Related narrative: Non-Seminomatous Germ Cell Tumor
Over 90% of testicular tumors develop in the germ cells, which are responsible for sperm production. The other 10% are tumors of the supportive or hormone-producing tissues, testicular lymphomas, or secondary tumors. Germ cell tumors are broadly divided into seminoma types, which comprise 40% of all germ cell tumors, and nonseminoma types, comprising the other 60%. This distinction is important for treatment planning because seminomas are more sensitive to radiation therapy. For patients with seminoma (all stages combined), the cure rate exceeds 90%. For patients with low-stage disease, the cure rate approaches 100%. The majority of nonseminomas have more than one cell type, including embryonal carcinoma, teratoma, yolk sac carcinoma, choriocarcinoma, and various combinations of those. Risk of metastases is lowest for teratoma and highest for choriocarcinoma, with the other cell types being intermediate.
Epidemiology and Risk Factors
Testicular cancer accounts for 1% of all malignancies in men, causing about 5,000-8,000 new cases a year in the U.S.; it is the most common cancer among men aged 15-35. Because of multimodal treatments, testicular cancer has become one of the most curable solid neoplasms, resulting in a decrease in patient mortality from greater than 50% before 1970 to less than 10% in 1996. However, despite its overall curability, approximately 400-500 men in the U.S. die each year from germ cell tumors.
While occasionally germ cell tumors occur in children and in men over 70, by and large they are malignancies of early adulthood, with the incidence of seminoma peaking in the 25-45-year-old group; the highest incidence of nonseminoma occurs in a slightly younger group of 15-30-year-olds. Bilateral tumors occur in 2-4% of patients. While the large majority of testicular neoplasms in young men are germ cell tumors, in men over 60 years, only 25% of malignancies will be of germinal origin. Testicular malignancies in this age group are predominantly lymphomas, although metastases to the testicles from other primary tumors should be considered.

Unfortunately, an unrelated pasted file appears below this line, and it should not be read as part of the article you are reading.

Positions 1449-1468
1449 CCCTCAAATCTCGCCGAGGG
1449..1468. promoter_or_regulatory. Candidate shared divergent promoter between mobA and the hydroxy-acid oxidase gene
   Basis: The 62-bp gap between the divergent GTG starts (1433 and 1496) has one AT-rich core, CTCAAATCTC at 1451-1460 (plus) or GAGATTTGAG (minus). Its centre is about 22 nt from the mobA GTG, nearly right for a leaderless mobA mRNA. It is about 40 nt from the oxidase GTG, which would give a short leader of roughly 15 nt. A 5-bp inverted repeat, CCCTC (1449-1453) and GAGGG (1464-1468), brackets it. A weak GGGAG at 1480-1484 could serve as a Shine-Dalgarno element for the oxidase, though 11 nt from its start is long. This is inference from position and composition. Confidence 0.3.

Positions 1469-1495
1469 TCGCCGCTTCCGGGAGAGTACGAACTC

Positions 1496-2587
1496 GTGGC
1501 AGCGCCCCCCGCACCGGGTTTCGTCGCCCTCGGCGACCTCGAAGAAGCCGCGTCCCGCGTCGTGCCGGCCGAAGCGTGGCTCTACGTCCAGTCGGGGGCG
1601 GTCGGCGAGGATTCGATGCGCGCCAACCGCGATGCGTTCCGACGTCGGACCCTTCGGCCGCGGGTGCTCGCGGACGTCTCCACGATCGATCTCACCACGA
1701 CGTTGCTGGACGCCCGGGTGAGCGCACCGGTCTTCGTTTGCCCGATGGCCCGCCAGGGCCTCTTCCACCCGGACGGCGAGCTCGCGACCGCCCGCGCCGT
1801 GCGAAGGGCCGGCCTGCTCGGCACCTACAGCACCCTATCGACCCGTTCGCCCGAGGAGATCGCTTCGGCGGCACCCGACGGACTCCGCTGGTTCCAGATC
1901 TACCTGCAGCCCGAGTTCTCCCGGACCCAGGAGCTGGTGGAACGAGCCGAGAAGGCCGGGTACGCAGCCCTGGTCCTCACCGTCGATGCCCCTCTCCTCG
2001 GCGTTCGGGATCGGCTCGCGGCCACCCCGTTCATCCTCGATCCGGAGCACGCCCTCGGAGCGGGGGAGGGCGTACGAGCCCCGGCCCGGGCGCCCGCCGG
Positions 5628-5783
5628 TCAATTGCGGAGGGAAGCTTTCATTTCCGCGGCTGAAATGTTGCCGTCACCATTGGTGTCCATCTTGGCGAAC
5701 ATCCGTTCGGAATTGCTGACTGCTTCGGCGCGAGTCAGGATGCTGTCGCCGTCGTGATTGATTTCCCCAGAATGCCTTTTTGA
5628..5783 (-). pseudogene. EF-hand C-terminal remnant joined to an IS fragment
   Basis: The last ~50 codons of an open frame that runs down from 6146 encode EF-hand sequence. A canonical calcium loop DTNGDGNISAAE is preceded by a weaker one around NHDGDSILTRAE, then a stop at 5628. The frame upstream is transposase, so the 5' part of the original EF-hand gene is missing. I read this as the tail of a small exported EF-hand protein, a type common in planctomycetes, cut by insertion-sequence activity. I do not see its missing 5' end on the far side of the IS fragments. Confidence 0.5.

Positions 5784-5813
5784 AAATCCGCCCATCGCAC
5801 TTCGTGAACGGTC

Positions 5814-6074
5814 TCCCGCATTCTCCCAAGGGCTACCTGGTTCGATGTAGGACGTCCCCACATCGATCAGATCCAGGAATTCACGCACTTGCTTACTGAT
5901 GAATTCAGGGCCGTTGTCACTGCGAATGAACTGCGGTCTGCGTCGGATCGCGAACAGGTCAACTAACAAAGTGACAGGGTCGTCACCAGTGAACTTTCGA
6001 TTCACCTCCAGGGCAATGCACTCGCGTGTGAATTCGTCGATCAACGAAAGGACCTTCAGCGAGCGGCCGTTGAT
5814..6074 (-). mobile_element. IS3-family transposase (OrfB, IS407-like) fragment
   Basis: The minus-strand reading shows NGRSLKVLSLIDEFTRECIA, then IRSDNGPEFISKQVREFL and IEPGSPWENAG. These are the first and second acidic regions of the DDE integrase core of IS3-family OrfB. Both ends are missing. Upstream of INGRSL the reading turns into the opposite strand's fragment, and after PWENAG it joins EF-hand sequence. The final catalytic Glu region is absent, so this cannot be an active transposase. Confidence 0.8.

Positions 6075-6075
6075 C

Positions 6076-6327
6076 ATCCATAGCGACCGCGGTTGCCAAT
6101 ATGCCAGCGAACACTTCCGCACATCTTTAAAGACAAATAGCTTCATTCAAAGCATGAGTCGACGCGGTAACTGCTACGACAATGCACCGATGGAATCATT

There is an ethnic variation in risk. The incidence of testicular tumors in American blacks is approximately one third that in American whites but 10 times that in African blacks. In Israel, Jews have at least an eightfold higher incidence of testis tumors in comparison with non-Jews. In Hawaii, the incidence among Filipino/Japanese sectors is approximately one tenth that of the Chinese/white/native Hawaiian populations. Evidence also supports the importance of congenital factors in the etiology of germ cell tumors. During development, the germ cell may be altered by environmental factors, resulting in disturbed differentiation. The development of the germ cell is conceivably affected by cryptorchidism, gonadal dysgenesis, hereditary predisposition, or by chemical carcinogens, trauma, or orchitis. There is growing support for the concept of transplacental damage to the fetal gonad by maternal estrogen levels as a contributing causative agent of germ cell cancer.
Clinical Manifestations and Diagnosis
The most common presentation of testicular cancer is testicular swelling (73% in one series of 450 patients). A misconception is that testicular cancers are mostly painless, and that painful masses need not be evaluated for malignancy. In fact, testicular pain is a presenting feature of 18-46% of patients with germ cell tumors. Less commonly presenting symptoms will include gynecomastia in tumors such as choriocarcinoma (10%), back or flank pain from metastatic disease (10%), and infertility in less than 5% of tumors. Most tumors are first found by the patients.